and from the standpoint of key decision makers and organizations concerned with addressing disaster risk and increasing resilience.


FIGURE 2.1 Floodwaters rise through downtown Cedar Rapids, June 2008, when the Cedar River finally crested at 31.12 feet, more than 19 feet above the flood stage. Source: AP photo/Jeff Robertson.


Disaster risk comprises four elements: hazard, exposure, vulnerability, and consequence (International Bank for Reconstruction and Development/World Bank, 2010) (Box 2.1). Hazard refers to the likelihood and characteristics of the occurrence of a natural process or phenomenon that can produce damaging impacts (e.g., severe ground shaking, wind speeds, or flood inundation depths) on a community.1 Exposure refers to the community’s assets (people, property, and infrastructure) subject to the hazard’s damaging impacts. Exposure is calculated from data about the value, location, and physical dimensions of an asset; construction type, quality, and age of specific structures; spatial distribution of those occupying the structures; and characteristics of the natural environment such as wetlands, ecosystems, flora, and fauna that could either mitigate effects from or be impacted by the hazard.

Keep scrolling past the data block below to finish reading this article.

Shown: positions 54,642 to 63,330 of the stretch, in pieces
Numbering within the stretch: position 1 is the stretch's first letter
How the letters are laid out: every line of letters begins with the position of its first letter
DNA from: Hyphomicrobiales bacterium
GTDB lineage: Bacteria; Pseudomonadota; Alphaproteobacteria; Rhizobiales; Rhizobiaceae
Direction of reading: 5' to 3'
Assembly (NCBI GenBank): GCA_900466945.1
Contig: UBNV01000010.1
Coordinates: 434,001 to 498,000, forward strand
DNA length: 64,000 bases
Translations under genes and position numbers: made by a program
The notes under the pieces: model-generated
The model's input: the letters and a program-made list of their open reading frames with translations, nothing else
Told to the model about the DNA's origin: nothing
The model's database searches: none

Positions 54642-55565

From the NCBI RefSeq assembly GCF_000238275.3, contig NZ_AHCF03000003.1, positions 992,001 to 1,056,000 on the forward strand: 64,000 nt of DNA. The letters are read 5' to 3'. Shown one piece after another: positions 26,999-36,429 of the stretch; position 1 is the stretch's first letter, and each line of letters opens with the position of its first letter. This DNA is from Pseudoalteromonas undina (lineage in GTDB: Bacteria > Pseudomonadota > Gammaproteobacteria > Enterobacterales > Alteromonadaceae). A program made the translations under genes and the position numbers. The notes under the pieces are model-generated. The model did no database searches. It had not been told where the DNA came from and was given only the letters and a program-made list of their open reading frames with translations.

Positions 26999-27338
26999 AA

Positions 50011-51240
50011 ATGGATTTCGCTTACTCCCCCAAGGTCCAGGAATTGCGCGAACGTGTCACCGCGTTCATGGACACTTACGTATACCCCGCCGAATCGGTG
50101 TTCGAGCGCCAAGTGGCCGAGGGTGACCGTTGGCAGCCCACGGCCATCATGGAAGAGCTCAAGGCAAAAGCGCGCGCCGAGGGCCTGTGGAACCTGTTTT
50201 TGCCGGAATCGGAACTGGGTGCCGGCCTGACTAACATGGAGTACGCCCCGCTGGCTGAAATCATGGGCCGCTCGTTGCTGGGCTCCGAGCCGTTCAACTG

1 The term “community” throughout the report is used very broadly to incorporate the full range of scales of community organization—from the scale of a neighborhood to that of a city, county, state, multistate region, or the entire nation. Where a specific kind of community is intended, the chapter adds the appropriate descriptor.

The National Academies | 500 Fifth St. N.W. | Washington, D.C. 20001
Copyright © National Academy of Sciences. All rights reserved.
Terms of Use and Privacy Statement